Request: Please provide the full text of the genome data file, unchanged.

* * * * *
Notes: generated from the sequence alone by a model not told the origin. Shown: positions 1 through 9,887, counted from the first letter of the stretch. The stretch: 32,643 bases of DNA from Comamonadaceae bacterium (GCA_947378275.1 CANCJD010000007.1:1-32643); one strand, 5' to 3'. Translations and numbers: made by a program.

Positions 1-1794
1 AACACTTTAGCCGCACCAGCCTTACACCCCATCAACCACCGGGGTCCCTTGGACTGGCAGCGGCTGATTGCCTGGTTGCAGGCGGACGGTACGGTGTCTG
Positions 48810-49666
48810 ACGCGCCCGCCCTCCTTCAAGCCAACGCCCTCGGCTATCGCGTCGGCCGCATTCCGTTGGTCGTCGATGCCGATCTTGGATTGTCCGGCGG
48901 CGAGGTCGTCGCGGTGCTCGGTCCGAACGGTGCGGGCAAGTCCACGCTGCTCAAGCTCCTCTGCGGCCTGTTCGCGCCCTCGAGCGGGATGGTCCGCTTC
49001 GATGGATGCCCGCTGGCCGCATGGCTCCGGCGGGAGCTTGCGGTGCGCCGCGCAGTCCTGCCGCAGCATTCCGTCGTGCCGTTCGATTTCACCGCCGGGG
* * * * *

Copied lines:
Notes: generated from the sequence alone by a model not told the origin. Shown: positions 1 through 9,887, counted from the first letter of the stretch. The stretch: 32,643 bases of DNA from Comamonadaceae bacterium (GCA_947378275.1 CANCJD010000007.1:1-32643); one strand, 5' to 3'. Translations and numbers: made by a program.

Positions 1-1794
1 AACACTTTAGCCGCACCAGCCTTACACCCCATCAACCACCGGGGTCCCTTGGACTGGCAGCGGCTGATTGCCTGGTTGCAGGCGGACGGTACGGTGTCTG
Positions 48810-49666
48810 ACGCGCCCGCCCTCCTTCAAGCCAACGCCCTCGGCTATCGCGTCGGCCGCATTCCGTTGGTCGTCGATGCCGATCTTGGATTGTCCGGCGG
48901 CGAGGTCGTCGCGGTGCTCGGTCCGAACGGTGCGGGCAAGTCCACGCTGCTCAAGCTCCTCTGCGGCCTGTTCGCGCCCTCGAGCGGGATGGTCCGCTTC
49001 GATGGATGCCCGCTGGCCGCATGGCTCCGGCGGGAGCTTGCGGTGCGCCGCGCAGTCCTGCCGCAGCATTCCGTCGTGCCGTTCGATTTCACCGCCGGGG